2. Begin Again Institute, LLC
  3. Blue Tiger Recovery
  4. Center for Healthy Sex
  5. Mindful Centers for Addiction and Trauma Therapy
  6. Paradise Creek Recovery
  7. Psychological Counseling Services (PCS)
  8. Trafalgar Addiction Treatment Centres (Canada)
  9. The Meadows Outpatient Center
  10. Valiant Living

Inpatient Treatment Programs

Inpatient treatment should be reserved for extreme situations. In these treatment settings, you live on-site for a set period of time and attend individual or group therapy several times per week. If your attempts at recovery in other settings are unsuccessful, you may want to try inpatient treatment.

  1. Capstone Treatment Center
  2. Caron Pennsylvania
  3. Gentle Path at The Meadows, Willow House at the Meadows, and Rio Retreat Center at the Meadows
  4. Gratitude at Pine Grove
  5. Keystone Extended Care Unit
  6. Prescott House
  7. Pine Grove
  8. Trafalgar Addiction Treatment Centres (Canada)
  9. The Ranch Treatment Center – Tennessee
  10. Valiant Living


Sex addiction is often co-occurring with other mental health disorders. The other disorder may be post-traumatic stress, a mood disorder, ADHD, or a second addiction. The other disorder may even play its own role in the sex addiction cycle. In cases where a medication is known to help with the co-occurring disorder, that medication may help with sex addiction.

Frequently Asked Questions

Are sexual addictions normal?

No, sexual addictions are not normal. Sadly, they are common. The best available research (which predates smartphones) estimates that between 3% and 6% of the US population struggle with some form of sex addiction. However, research on the prevalence of sex addiction is in desperate need of an update. If anything, the advent of smartphones, “free” porn sites, and hookup apps is likely to increase the prevalence of sex addiction.

What are the symptoms of sex addiction?

Since sexual addiction is not about sex, signs of sex addiction are not limited to compulsive sexual behaviors but also to triggers or consequences of compulsive behaviors.

A brief screening tool like our Personal Challenges Survey can help you decide whether or not you need sex addiction treatment. It takes less than 15 minutes to complete this free, anonymous survey.

Alternatively, if you experience three or more of the following symptoms, seeking treatment may be wise (Carnes et al. ):

  • Recurrent failure to resist impulses to engage in specific sexual behavior.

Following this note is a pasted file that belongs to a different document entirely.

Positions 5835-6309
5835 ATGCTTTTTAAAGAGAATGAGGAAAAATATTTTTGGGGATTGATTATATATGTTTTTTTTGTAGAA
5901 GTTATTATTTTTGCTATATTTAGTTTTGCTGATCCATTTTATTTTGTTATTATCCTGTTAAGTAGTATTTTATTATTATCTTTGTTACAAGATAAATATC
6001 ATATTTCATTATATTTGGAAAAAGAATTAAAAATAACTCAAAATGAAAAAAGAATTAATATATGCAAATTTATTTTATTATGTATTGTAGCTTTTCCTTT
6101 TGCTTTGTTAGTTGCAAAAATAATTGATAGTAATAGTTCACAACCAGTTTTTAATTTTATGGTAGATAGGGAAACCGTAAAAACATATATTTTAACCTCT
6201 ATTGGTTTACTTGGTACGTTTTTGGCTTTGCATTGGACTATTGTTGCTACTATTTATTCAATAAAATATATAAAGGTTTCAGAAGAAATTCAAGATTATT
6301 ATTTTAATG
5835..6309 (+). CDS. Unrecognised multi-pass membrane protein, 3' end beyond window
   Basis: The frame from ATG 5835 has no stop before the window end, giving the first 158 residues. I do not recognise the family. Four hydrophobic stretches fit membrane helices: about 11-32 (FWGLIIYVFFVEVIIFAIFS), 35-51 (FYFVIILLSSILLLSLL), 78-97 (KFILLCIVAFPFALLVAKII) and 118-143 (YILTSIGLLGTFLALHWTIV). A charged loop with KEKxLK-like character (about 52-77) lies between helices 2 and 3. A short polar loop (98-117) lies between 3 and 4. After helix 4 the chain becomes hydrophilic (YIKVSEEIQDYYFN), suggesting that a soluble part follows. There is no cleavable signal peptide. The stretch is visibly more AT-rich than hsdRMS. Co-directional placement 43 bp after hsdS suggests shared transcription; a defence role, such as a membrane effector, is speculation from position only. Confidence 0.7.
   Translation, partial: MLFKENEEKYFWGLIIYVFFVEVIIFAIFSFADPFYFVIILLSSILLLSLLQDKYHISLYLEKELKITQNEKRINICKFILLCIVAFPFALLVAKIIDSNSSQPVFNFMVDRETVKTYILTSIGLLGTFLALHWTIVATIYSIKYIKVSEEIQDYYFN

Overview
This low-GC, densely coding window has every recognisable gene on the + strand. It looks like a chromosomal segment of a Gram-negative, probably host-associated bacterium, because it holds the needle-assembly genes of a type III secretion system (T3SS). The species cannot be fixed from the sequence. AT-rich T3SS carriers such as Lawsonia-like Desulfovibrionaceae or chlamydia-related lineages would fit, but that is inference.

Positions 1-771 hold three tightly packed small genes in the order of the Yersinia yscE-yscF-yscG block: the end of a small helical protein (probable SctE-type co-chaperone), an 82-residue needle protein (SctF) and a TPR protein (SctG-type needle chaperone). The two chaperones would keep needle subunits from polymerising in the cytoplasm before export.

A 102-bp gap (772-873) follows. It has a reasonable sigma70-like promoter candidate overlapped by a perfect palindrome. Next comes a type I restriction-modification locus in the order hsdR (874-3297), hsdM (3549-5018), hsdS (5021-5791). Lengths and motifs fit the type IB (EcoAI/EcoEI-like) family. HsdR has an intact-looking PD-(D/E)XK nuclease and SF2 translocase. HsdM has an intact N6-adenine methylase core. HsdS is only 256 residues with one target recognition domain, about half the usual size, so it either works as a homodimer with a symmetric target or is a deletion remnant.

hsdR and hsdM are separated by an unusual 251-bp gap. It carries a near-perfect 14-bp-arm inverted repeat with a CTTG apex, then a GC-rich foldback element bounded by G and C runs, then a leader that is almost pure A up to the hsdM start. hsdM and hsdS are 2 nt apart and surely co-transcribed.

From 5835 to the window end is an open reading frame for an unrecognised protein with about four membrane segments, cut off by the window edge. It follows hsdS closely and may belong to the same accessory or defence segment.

• Frequent engaging in sexual behaviors to a greater extent or over a longer period of time than intended.
  • Persistent desire or unsuccessful efforts to stop, reduce, or control sexual behaviors.
  • Inordinate amount of time spent in obtaining sex, being sexual, or recovering from sexual experience.
  • Preoccupation with sexual behavior or preparatory activities.
  • Frequent engaging in sexual behavior when expected to fulfill occupational, academic, domestic, or social obligations.
  • Continuation of sexual behavior despite knowledge of having a persistent or recurrent social, financial, psychological, or physical problem that is caused or exacerbated by the behavior.
  • Need to increase the intensity, frequency, number, or risk of sexual behaviors to achieve the desired effect, or diminished effect with continued sexual behaviors at the same level of intensity, frequency, number, or risk.
  • Giving up or limiting social, occupational, or recreational activities because of sexual behavior
  • Distress, anxiety, restlessness, or irritability if unable to engage in sexual behavior.

What if it’s not an addiction but a sexual compulsion?

This is certainly possible. Sexual acting out may sometimes be a symptom of Obsessive Compulsive Disorder. This is why an accurate diagnosis is critical. Either way, treatment should be a serious consideration. Once appropriately diagnosed, you can follow the right treatment plan for your situation.

Can hypersexuality go away?

Hypersexuality may be a symptom of a mental health disorder other than sex addiction or a symptom of sex addiction. This is why an accurate diagnosis is critical. Either way, treatment should be a serious consideration. Once appropriately diagnosed, you can follow the right treatment plan for your situation.

How can I find a sex addiction therapist near me?

If you’re in Washington State or Arizona, consider starting with Restored Life Counseling. If not, check out this directory.

What’s the outlook for sex addiction?

You can overcome sex addiction. No one recovers from sex addiction without help. Not everyone will need therapy to successfully overcome sex addiction. However, therapy may speed up your recovery. In the IITAP* community, the typical expectation is that stable recovery will take three to five years. However, this expectation needs to be subjected to new research.

*IITAP is the organization that trains Certified Sex Addiction Therapists, Certified Partner Trauma Therapists, and Certified Couples Betrayal Recovery Therapists.